US agency outlines framework for funding human embryonic stem-cell work.
The National Institutes of Health today released a comprehensive set of draft guidelines intended to govern federally funded human embryonic stem cell research. The provisional rules were published 38 days after President Barack Obama signed an executive order freeing up federal money for research on hundreds of human embryonic stem cell lines.
The guidelines limit federal funding to research on stem cell lines derived from embryos created by in vitro fertilization (IVF) solely for reproductive purposes, and no longer needed for that purpose. Parents would have to voluntarily donate the embryos, without inducements and without researcher influence.
Disappointing some researchers, the guidelines explicitly disqualify from funding any stem cell lines derived from embryos created for research purposes, whether by standard IVF methods or by somatic cell nuclear transfer. No such lines are currently known to exist. The draft guidelines also forbid funding for lines derived through parthenogenesis, a form of asexual reproduction in which an unfertilized egg is developed into an embryo. The International Stem Cell Corporation, a California company, has reported deriving stem cells from parthenotes.1
In lifting restrictions imposed by President George W. Bush in August 2001, which limited federal funding to only a score of lines derived before then, Obama ordered the NIH to develop guidelines governing federally funded stem cell research within 120 days; the NIH now has 82 days left to complete the process. It will issue the guidelines formally next week in the Federal Register, kicking off a 30-day public comment period. After that, the biomedical agency will make any changes it deems necessary in response to the comments it receives and will issue final guidelines on or before 7 July.
"This is a significant new step and will lead, in a relatively short period of time, to a greatly increased number of stem cell lines available for federal funding," Raynard Kington, the NIH's acting director, told reporters during a 17 April teleconference. He noted that, once the guidelines are finalized, the agency will periodically revisit them to see if adjustments are needed to reflect evolving science.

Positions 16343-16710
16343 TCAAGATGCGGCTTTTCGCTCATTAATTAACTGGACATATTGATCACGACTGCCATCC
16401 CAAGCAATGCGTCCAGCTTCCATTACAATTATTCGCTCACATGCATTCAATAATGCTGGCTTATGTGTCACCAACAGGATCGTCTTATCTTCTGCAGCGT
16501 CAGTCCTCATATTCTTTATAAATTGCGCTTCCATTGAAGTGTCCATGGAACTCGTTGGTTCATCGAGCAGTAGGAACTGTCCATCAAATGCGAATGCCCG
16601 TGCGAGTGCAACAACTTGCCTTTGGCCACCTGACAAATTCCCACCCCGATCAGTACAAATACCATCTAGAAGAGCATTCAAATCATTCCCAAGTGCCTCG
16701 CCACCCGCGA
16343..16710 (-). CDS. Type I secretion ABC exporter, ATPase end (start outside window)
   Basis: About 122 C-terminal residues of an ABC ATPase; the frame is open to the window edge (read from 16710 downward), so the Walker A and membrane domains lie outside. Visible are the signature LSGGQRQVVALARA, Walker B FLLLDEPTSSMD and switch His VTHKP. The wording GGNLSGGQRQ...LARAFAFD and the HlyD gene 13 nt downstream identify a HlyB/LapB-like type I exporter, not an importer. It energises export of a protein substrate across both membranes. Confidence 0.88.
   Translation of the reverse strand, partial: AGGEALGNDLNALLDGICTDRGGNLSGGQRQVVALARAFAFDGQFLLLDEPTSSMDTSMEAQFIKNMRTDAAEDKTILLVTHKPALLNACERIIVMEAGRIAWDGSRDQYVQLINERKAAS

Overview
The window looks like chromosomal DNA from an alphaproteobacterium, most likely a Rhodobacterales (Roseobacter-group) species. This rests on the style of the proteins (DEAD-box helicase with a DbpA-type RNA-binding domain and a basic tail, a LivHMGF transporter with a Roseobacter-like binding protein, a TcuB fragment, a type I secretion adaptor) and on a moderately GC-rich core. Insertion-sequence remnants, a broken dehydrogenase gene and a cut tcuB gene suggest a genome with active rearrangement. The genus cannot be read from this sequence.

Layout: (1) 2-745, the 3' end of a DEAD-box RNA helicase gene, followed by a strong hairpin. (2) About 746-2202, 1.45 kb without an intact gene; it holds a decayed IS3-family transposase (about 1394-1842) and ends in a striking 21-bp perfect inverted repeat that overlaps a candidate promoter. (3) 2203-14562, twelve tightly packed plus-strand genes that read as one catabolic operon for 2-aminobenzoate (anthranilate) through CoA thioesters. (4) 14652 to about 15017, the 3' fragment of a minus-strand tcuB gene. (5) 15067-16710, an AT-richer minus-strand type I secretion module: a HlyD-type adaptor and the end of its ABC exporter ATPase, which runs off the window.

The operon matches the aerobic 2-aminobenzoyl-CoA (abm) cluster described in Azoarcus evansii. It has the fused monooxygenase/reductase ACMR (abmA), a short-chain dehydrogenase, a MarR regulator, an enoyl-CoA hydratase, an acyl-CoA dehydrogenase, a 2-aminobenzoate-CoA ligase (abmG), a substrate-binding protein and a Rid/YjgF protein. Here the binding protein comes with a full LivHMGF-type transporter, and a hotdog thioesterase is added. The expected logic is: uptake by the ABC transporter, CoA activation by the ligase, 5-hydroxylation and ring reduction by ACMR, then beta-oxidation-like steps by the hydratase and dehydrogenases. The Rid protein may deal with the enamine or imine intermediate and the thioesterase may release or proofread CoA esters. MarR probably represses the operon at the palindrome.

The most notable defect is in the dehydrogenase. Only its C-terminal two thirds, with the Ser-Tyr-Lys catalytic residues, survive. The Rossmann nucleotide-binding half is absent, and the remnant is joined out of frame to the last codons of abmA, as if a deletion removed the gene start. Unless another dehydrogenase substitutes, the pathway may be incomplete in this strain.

Kington says that, using an unofficial agency analysis of banks and registries worldwide, the NIH estimates that more than 760 human embryonic stem cell lines are in existence. Although it is impossible to know how many will meet NIH eligibility standards before they are finalized, he says he expected "many" to do so, opening up to federally funded scientists a trove of genetically diverse cell lines, a significant number of which represent specific diseases.
Stem cell research topics are among the many topics being funded by $200 million in Challenge Grants made available through the NIH's recent economic stimulus windfall. Kington said that the review and funding of applications for stem cell research proposals will be deferred until the final guidelines are issued. At that point, researchers will have the opportunity to modify their applications to comply with the guidelines before funding decisions are made.
Advocacy groups and scientists that support the research applauded today's development. "We're thrilled that the next step in this process has come to fruition and that the draft guidelines are out," says Amy Comstock Rick, president of the Coalition for the Advancement of Medical Research, an umbrella group of organizations that backs federal funding for the research.
Mark Kay, a geneticist and stem cell researcher at Stanford University in Palo Alto, California, said he would have liked to see the guidelines embrace stem cells derived outside the reproductive context. Still, he says, the draft effort "is a step in the right direction".
Meri Firpo, who uses stem cells in diabetes research at the University of Minnesota, called the guidelines "reasonable", but added that "there are some specific issues that probably need clarifying". Among them, she said, is the guidelines' silence on whether lines derived from embryos created from donated sperm or ova would qualify — under guidelines adopted in the past by the US National Academies, they do not qualify. Firpo, who derives stem cell lines, says that to comply with the Academies' guidelines, she has had to turn away offers of embryos because sperm or egg donors were used for their creation.
Those who oppose the research because deriving stem cell lines requires the destruction of days-old embryos say that the guidelines would vastly expand an enterprise they deplore. "It's forcing American taxpayers to spend their money creating essentially an incentive to create and destroy more human embryos," says David Christensen, senior director of Congressional affairs at the Family Research Council in Washington DC.
Christensen noted that the guidelines don't require the fertility doctor and the researcher to be different people, but say only that that this should be the case "whenever it [is] practicable". "This is really crafted with huge loopholes," he says.
Revazova, E. S. et al. Cloning Stem Cells 9, 432–449 (2007).